We were assigned the number 23 and seed word ‘stretch’. When we were discussing some of the conceptualisations we realised we were repeatedly using the same gesture and wanted to represent it. We found using a spring ideal for joining and separating two parts of the numbers and defining the word allocated. To bring the idea to real life, we worked with creative workshop Areski. We decided to work in black and white with high contrast on the images. Theresult is impressive. The calendar has shown us the incalculable possibilities of Ricoh’s technology and it will be a great reference for future projects.
4. Lucy Parker, Alphapress
Being a packaging designer by day, I am particularly familiar with Fedrigoni boards. This has given me personal appreciation for the nuances of the wider collection and encouraged me to also bring them into my side hustle as a letterpress artist. My number was 21 and my seed word ‘heat’. My immediate thoughts went to temperature. I have always had a love for glyphs and their clever way of being readable through a minimal symbol, so I added a degree and tilde lines to indicate heat. The print was digitally designed and then traced, cut and carved out of lino. This was then relief printed onto Fabriano paper.
I’ve been stunned by the complexities and variations from print to print. The uniqueness of each finish gives a different tone, and final impression to the individual pieces, and I found that even looking at my own design, from one book to the next, the imagery and sense of ‘heat’ changed which I loved. In my job I work primarily with offset printing and seldom have the opportunity to work with digital printing. This experience has exposed me to new possibilities of digital print and the quality has been outstanding.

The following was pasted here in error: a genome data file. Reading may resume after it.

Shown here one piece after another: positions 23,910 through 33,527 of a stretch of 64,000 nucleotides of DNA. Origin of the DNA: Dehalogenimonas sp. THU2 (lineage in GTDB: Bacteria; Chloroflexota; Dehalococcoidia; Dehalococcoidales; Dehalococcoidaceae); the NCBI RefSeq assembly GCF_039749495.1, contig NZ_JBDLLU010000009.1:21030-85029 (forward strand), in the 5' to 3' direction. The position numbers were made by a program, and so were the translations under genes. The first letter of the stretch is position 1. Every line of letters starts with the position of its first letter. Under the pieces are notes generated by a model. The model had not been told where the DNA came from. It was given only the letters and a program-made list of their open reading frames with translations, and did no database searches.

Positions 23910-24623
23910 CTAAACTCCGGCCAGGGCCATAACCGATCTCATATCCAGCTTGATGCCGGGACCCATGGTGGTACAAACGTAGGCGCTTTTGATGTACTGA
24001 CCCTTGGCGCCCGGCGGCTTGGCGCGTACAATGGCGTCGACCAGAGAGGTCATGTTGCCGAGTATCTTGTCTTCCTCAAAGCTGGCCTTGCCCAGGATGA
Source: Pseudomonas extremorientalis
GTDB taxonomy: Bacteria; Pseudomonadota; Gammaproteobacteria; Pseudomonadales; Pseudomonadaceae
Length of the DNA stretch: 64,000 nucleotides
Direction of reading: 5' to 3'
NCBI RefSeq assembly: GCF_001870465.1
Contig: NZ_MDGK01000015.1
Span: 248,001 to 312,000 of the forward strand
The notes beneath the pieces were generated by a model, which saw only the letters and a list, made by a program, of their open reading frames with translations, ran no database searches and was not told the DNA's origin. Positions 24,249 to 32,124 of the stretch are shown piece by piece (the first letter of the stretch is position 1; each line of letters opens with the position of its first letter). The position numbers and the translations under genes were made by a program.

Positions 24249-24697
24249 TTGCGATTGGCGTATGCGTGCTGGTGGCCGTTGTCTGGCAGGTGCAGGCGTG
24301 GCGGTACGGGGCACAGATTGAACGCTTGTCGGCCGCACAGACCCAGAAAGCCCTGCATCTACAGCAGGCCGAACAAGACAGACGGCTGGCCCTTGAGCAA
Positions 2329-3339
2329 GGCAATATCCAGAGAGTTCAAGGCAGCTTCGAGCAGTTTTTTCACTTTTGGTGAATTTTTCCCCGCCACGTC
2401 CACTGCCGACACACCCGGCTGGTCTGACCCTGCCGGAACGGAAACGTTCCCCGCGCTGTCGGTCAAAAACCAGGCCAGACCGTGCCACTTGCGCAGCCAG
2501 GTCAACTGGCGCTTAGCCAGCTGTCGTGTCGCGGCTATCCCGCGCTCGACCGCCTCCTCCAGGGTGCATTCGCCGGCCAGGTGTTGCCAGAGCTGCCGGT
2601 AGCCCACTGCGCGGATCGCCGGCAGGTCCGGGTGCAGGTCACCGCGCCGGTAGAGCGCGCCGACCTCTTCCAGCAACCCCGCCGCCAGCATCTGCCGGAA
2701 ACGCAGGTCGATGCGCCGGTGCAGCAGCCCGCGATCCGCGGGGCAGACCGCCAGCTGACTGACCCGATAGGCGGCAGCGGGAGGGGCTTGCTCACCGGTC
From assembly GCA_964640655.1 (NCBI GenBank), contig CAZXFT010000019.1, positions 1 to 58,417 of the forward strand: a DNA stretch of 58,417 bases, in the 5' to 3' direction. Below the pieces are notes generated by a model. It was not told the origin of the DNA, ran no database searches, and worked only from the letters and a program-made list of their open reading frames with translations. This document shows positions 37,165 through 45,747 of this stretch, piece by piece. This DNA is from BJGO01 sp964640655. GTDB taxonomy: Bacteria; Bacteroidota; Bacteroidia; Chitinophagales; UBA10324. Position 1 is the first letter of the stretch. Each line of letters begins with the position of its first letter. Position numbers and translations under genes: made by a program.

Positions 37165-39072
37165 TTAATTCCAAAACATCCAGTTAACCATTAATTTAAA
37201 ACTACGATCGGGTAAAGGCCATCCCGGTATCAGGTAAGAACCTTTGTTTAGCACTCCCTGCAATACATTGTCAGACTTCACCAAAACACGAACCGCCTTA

5. Fran Mendez
Four years ago we at Stupendous Studio came across a Fedrigoni social media post looking for creatives in the UK interested in taking part in a charitable project. We were extremely excited about the opportunity of being part of something that involves design and a good deed. We were given the number 19 and seed word ‘pull’. We wanted to create an image evoking movement and dynamism. It turns out that even when pulled apart, everything stays together. We created an interactive graphic piece that can be pulled and transformed into numerous variations allowing us to create unique graphical versions from the same design.
The partnership between Fedrigoni and Ricoh open new opportunities for designers, offering more flexibility when creating. The output showcases Ricoh’s print capability to handle colour variations to a high standard making it possible to realise the design vision. Projects can be more ambitious as print capabilities are stepping up to match consumer needs and expectations. These new possibilities in printing technologies will allow us to push projects beyond traditional constraints.